Moving the Newsroom: Post-Industrial News Spaces and Places
The Washington Post is inquiring whether to sell its downtown building, even under Jeff Bezos. The beleaguered The Star-Ledger is not just slashing employees, but its real estate too. Gannett is on a massive selling spree, shedding property for dollars. Across the country, tiny newspapers and the crown jewels of newspaper chains are saying goodbye to their storied news homes.
Is this one more final, symbolic kick in the gut? After laying off people, are newsrooms going to pack up and leave their homes of glory, turning away from storied institutions that housed memories, legends, and recall back to a busier time and, at least in memory, a golden era?
Yes, this multimedia Tow Report concludes that symbols — buildings — matter. And that’s why reinvention in new places matter — when a news organization turns to a newer, smaller space, hoping that architecture might reshape a digital future.
Grand plans for news hubs have emerged to create systems for breaking news, a central manifestation for the organization of ideas, content and speed. But this seems like talk, right? It’s not, actually.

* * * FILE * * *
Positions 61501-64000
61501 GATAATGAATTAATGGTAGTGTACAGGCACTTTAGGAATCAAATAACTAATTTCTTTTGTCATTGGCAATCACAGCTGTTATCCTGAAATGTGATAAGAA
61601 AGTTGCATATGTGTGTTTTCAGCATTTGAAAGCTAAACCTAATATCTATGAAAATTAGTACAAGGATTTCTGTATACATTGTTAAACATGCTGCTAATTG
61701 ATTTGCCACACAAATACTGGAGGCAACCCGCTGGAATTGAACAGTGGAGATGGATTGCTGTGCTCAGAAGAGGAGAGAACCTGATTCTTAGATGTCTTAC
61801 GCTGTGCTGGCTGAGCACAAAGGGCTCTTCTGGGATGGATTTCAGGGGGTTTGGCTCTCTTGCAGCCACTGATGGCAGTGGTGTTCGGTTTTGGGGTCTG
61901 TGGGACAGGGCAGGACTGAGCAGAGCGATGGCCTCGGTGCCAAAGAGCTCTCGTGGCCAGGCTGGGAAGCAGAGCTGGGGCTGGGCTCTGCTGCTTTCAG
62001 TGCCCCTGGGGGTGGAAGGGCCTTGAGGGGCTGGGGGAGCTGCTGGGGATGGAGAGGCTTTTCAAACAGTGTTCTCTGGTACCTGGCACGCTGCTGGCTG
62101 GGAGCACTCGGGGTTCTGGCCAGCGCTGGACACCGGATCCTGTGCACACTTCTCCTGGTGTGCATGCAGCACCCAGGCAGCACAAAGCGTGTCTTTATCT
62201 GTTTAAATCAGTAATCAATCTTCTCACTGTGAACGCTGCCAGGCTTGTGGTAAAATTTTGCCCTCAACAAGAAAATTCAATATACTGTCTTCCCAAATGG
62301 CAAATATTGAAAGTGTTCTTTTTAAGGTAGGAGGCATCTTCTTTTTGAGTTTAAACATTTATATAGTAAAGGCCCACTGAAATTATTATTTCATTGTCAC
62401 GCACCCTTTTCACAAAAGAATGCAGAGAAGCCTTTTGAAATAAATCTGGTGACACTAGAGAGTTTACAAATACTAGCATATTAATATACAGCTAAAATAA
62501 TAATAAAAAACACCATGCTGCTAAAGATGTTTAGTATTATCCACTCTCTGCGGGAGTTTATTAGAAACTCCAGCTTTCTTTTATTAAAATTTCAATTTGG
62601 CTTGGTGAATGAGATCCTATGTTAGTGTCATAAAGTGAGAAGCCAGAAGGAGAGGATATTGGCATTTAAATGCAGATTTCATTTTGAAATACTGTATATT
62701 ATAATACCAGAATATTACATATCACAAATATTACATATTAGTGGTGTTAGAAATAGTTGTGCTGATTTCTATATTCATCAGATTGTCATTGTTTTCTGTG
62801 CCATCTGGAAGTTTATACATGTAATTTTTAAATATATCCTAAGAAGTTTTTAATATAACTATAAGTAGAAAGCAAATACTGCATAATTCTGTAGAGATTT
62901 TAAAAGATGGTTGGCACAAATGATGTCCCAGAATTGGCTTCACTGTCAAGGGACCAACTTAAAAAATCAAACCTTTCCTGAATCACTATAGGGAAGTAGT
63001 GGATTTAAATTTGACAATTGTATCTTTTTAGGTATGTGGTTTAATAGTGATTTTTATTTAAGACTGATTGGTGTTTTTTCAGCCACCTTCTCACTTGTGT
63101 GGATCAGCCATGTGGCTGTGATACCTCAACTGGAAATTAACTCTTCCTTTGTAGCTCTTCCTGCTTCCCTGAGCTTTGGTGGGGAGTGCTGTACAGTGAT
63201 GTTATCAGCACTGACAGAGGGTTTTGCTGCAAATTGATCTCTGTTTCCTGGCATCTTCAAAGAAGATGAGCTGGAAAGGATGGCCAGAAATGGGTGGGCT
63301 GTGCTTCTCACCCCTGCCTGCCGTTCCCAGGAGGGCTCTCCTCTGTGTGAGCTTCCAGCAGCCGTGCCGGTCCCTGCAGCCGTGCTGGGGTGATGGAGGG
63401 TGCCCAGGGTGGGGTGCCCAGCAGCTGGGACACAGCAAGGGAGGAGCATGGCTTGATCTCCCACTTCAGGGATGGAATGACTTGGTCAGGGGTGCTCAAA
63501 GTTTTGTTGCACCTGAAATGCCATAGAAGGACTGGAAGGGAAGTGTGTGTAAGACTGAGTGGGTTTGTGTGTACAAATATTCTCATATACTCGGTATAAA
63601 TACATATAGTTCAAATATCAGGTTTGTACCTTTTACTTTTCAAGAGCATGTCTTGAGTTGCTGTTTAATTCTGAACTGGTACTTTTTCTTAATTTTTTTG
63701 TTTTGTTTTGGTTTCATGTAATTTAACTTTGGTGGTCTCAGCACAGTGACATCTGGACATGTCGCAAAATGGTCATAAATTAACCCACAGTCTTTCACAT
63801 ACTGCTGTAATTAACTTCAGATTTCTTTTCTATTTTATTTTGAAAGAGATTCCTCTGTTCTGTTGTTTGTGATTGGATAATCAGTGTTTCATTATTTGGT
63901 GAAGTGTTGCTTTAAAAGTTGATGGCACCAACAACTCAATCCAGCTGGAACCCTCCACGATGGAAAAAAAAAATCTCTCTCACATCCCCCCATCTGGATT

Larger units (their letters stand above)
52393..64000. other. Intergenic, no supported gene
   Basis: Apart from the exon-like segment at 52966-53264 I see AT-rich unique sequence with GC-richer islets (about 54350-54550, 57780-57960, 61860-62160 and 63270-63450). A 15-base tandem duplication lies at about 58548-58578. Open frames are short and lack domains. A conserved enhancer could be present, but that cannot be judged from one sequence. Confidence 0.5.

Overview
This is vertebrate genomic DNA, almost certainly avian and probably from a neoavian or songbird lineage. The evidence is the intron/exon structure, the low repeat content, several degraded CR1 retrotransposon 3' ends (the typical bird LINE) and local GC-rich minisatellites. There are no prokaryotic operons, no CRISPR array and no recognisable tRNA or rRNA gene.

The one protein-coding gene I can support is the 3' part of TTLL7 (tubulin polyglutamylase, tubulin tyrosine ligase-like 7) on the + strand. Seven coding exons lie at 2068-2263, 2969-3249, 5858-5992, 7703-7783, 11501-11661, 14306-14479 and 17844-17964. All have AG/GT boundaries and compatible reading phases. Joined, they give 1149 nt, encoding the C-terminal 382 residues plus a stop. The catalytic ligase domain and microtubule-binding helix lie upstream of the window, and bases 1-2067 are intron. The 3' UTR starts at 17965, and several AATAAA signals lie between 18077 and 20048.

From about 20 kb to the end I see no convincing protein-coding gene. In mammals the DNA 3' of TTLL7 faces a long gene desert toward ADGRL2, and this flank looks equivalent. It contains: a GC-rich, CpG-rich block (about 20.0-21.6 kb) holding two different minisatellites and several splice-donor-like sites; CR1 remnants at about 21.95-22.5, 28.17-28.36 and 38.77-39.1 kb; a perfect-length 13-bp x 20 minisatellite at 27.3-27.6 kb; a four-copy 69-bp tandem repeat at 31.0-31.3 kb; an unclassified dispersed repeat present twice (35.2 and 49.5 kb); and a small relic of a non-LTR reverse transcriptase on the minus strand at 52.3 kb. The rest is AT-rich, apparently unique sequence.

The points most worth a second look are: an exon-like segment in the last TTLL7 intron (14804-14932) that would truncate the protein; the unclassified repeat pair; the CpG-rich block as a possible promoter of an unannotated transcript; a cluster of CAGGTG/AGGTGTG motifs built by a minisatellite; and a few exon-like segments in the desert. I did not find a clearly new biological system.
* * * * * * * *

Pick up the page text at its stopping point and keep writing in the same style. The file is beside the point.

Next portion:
This is a detailed, extensive report. The overview will give you a quick hit, but look further: see what The Miami Herald, The Des Moines Register, the Fort Worth Star-Telegram, and The Seattle Times have done to turn from sadness to opportunity through a journey of physical space.
The official launch of the report is at 12pm, Thursday, April 10, 2014 at Columbia Journalism School. I will be moderating a panel discussion with Rick Hirsch, Managing Editor of The Miami Herald, Randy Brubaker, Senior News Director, Investigative Reporting, Des Moines Register, and Aurora Wallace, Clinical Associate Professor of Media, Culture, and Communication, New York University. Lunch will be served. RSVP here.
Nikki Usher is a Tow Fellow working on the Tow Center’s Newsroom Places and Spaces in a Post-Industrial Age Project at the Tow Center for Digital Journalism. The Newsroom Places and Spaces in a Post-Industrial Age Project is a project made possible by generous funding from both The Tow Foundation and the John S. and James L. Knight Foundation. The Newsroom Places and Spaces in a Post-Industrial Age Project ourneys to newsrooms that show a prominent sign of an adaptation to a post-industrial world: newsrooms that have left their buildings for smaller spaces, often entirely designed around the idea of a digital-first model, or that have repurposed their space to make way for non-journalists, hoping for synergy and a way to fill empty spaces. Follow Nikki Usher on Twitter @nikkiusher. To learn more about the Tow Center Fellowship Program, please contact the Tow Center’s Research Director Taylor Owen: firstname.lastname@example.org.